REED BINGHAM STATE PARK
Visitors to this scenic park may see an abundance of wildlife, especially rare and endangered species such as spotted turtles, limpkin, indigo snakes, nesting bald eagles, alligators and more. Volunteers can assist with research projects in the Gopher Tortoise Management Area and may witness the hatching of the tortoises. During winter, thousands of ?buzzards?, large black vultures and turkey vultures, roost in the trees and soar overhead. Approximately 78 percent of the plant communities occurring in the Coastal Plain can be found along the Coastal Plain Nature Trails, making them some of the most diverse in the country. The 375-acre lake is popular with boaters and skiers, and fishing for bass, crappie, catfish and bream is excellent. Reed Bingham is less than six miles from I-75, a relaxing stop for travelers. It was named for Amos Reed Bingham, a local citizen who was instrumental in having the park established.
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Reed Bingham State Park is located near Adel, Hahira and Moultrie
THE LITTLE RIVER TRAIL
This 0.9-mile trail introduces you to a River Swamp. Periodically flooded by the Little River, these bottomlands contain plants such as bald cypress, tupelos and spruce pine, that have adapted to wet conditions. This area is the interface between higher and drier uplands and the aquatic river environment. There are extensive boardwalks and two observation points overlooking the river. Look for river otters, spotted turtles and deer.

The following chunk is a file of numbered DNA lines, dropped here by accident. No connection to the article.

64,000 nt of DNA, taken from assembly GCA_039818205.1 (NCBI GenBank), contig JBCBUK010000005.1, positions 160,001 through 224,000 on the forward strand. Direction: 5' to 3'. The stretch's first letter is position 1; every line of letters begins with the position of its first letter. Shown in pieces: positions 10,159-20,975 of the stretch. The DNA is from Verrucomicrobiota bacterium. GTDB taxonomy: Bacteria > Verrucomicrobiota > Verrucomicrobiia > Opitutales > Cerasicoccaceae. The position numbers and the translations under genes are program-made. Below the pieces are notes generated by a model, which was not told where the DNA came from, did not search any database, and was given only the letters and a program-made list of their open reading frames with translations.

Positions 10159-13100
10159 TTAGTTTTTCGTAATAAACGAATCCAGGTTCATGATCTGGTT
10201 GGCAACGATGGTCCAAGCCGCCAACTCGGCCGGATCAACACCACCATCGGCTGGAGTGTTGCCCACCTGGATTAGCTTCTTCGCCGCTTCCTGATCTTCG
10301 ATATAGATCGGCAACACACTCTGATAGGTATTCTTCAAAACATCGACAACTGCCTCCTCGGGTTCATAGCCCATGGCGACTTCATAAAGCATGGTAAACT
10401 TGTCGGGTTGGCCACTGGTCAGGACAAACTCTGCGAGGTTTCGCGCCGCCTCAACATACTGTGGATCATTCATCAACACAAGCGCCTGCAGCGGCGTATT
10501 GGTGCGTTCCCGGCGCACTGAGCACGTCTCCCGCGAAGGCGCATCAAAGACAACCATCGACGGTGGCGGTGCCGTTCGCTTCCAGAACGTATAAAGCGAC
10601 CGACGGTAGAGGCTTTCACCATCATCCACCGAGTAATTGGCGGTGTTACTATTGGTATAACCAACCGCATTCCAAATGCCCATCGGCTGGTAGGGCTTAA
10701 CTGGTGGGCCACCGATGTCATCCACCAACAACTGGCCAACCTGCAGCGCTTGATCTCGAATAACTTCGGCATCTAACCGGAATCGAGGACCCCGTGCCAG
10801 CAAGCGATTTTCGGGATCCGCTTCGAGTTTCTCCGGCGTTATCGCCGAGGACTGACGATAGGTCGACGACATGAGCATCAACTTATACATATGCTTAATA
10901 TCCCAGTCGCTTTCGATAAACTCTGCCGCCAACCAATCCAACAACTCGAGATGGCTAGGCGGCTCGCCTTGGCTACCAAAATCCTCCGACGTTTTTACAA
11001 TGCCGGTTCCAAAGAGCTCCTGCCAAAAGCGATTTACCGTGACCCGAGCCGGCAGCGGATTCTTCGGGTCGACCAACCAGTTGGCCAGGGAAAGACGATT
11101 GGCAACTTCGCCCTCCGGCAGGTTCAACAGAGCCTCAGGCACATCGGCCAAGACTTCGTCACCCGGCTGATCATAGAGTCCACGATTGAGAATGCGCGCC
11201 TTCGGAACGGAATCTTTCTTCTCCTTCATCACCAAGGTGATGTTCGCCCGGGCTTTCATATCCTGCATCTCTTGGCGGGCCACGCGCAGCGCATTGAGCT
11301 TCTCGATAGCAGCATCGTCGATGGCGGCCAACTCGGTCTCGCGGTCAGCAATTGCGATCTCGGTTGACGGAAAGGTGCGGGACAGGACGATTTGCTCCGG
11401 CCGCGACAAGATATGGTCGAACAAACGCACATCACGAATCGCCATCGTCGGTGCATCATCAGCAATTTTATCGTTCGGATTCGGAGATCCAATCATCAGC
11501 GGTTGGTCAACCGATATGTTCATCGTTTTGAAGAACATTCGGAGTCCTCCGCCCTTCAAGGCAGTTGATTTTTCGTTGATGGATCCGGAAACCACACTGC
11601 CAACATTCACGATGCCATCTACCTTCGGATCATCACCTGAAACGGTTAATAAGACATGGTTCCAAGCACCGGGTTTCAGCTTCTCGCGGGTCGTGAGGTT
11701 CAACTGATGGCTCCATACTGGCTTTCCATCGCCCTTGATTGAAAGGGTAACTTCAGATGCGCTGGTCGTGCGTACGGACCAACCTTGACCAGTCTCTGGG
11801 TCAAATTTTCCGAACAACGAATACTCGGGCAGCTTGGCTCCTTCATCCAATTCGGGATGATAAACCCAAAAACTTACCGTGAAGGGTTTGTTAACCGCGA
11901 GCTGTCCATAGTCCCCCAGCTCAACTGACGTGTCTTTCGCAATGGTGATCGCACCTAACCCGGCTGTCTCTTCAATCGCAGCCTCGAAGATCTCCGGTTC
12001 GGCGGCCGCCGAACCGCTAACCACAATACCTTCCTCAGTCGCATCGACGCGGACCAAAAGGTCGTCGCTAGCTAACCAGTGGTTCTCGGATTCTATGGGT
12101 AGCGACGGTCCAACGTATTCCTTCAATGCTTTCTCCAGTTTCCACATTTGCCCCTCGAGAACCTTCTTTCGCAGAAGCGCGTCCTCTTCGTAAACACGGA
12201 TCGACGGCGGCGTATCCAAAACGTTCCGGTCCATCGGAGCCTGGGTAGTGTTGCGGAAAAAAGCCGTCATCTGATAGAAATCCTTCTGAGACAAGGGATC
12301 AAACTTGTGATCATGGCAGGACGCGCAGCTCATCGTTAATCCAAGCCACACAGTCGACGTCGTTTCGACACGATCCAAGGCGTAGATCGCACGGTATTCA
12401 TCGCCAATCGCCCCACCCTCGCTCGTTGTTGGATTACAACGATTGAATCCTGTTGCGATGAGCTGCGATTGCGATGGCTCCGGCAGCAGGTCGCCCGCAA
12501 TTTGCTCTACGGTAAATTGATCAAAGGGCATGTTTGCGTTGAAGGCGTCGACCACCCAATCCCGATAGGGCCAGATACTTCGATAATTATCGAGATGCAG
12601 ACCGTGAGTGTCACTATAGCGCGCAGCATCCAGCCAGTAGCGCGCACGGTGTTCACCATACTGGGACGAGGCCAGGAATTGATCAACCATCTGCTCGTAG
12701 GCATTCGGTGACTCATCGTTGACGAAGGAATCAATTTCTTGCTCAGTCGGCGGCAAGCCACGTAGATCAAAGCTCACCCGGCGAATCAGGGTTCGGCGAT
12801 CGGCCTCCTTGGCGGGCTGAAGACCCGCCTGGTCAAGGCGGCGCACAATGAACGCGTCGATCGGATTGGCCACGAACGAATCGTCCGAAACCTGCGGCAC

THE BIRDWALK TRAIL
This 0.6-mile trail takes you away from the river and traverses through five natural communities. The most striking is probably the mixed southern hardwoods, where you?ll see towering Southern magnolias, hickory, American holly and the rare silky camellia. Another unique aspect is the boardwalk featuring an observation area among a variety of ferns.
THE UPLAND LOOP
This 0.9-mile trail takes you in a short circle. You?ll begin on the edge of a floodplain forest among a mixture of pines (slash, pond and loblolly) and then cross an open pine woodland where longleaf are more dominant. The trail also features wiregrass, flowering dogwood, Yellow Jessamine and Highbush blueberry.
TURKEY OAK TRAIL
This short 0.3-mile trail cuts through the Upland Loop traversing through a variety of ?scrub oaks? ~~ turkey, blue jack, laurel and blackjack oak. Other plants include sassafras, sparkleberry, persimmon and two species of rare pitcher plants. Gopher tortoises are also abundant in this area.
THE GOPHER TORTOISE BIKE LOOP
This one-mile-long bike trail covers an area that was once cultivated and features a variety of scrub oaks, longleaf pine, saw palmetto and wiregrass. You?ll also see large live oaks and wax myrtle. This section is also part of our Gopher Tortoise Management Area and the tortoises are commonly seen here.
BBs / Inns
Our historic inn is located in historic Saint Marks, one of the oldest settlements in North America. First settled in 1527, Saint Marks is a historic little city at the confluence of the Wakulla and St. Marks Rivers. Surrounded by the natural beauty of the Saint Marks National Wildlife Refuge, it is located just 20 miles south of Tallahassee.
79.9 miles from park*
Located 6 miles west of Adel on Ga. Hwy. 37 via I-75 exit #39, and 14 miles east of Moultrie from U.S. Hwy. 319.